How Hackerspaces Spend Money

Running a hackerspace is no easy task. One of the biggest issues is money — how to collect in dues and donations, managing it, and how to spend it. Everyone has different interests and would like to see the budget go to their favorite project or resource. Milwaukee Makerspace has come up with a novel way to handle this. Members pay $40 a month in dues. $35 of that goes into the general budget. The member themselves can pick where the last $5 goes.

Using the hackerspace’s software, members chose where their $5 goes each month. It can all be spent in one area or split up among different resources at the hackerspace. Members choose from many different interests like the 3D printing area, the laser lab, the forge, or specific projects like the power racing series. This results in a budget for each area which can be used for materials and parts. It also gives the hackerspace board of directors information on which resources people are interested in, and which they aren’t.

In the current budget, no one is supporting the anodizing area, but lots of people are supporting the laser lab. This is just the sort of information the board could use when planning. Perhaps they could store the anodizing tools and expand the laser lab. Click through to the link above and see how this year’s cash voting panned out.

Of course, all this only works if you have a hackerspace with plenty of active members. In Milwaukee’s case, they have about 300 members. Would this work for your hackerspace? Let us know down in the comments!

13 thoughts on “How Hackerspaces Spend Money

  1. Seems like a great idea. Unfortunately, I don’t have an active hackerspace here in Rhode Island. I never was highly involved with the Space back in PGH, but they managed to last a few years.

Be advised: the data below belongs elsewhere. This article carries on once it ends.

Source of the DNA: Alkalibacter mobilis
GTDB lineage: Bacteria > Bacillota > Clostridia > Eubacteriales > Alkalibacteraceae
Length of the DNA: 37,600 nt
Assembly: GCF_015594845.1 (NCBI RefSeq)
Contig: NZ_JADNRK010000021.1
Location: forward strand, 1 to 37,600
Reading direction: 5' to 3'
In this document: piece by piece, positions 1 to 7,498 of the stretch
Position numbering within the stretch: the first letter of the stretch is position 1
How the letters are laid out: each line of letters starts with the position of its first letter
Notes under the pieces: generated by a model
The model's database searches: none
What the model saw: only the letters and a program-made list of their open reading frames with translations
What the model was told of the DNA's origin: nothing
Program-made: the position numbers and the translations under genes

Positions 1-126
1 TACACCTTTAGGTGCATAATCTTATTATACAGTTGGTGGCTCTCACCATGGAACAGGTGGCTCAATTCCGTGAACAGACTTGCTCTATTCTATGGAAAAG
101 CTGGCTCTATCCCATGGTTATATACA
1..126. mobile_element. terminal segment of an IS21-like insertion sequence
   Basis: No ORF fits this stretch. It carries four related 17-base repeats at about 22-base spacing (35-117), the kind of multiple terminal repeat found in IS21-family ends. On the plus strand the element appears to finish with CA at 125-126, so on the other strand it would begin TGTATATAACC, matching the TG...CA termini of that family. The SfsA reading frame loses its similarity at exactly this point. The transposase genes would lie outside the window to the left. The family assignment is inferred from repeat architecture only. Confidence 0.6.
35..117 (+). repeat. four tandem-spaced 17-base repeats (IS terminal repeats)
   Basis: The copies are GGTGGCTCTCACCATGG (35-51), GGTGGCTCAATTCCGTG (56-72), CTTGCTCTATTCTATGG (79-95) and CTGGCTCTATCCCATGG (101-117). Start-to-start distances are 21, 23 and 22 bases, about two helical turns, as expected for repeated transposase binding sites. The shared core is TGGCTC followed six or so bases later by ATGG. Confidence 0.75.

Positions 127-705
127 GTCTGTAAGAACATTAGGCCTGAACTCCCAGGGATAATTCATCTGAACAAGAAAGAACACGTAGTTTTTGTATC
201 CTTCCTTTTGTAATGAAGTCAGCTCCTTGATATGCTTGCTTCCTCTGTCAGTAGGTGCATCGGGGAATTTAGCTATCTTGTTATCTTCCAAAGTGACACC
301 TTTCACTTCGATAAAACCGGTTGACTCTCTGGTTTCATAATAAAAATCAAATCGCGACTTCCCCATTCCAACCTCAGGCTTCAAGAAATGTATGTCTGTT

2. MMS generally does a great job running their space. An active community but more so an active list and transparent communication/feedback really goes a long way!! They are very plugged into the neighborhood/community as well. A true valuable resource to the area!

  3. Just to head off a bunch of emails to our board, we use membership software from Wild Apricot that allows members to change their area contributions at will without help from the board or treasurer. https://www.wildapricot.com/

    The original reason for the system was to find a way for member to tell the board what areas they wanted to see financially supported – it takes the decisions away from a small board and lets the entire membership decide how space money is spent.

    It does a great job of getting input from members who don’t fill out surveys, actively participate in discussions on the message boards, or show up more than a few times a year.

    Tom G. retired member of Milwaukee Makerspace Board of Directors.

  4. There are a couple makerspaces around here but being California they’re all ~$150/mo which is more than I can really afford without a business justification. Given I’m looking for a software 9-5 there is none right now.

    1. There in lies the rub. For what they are charging you can get a big ticket item of your own every 6 months, or a medium ticket item every 3 months, or a couple small ticket items every month and they are yours, not a shared resource.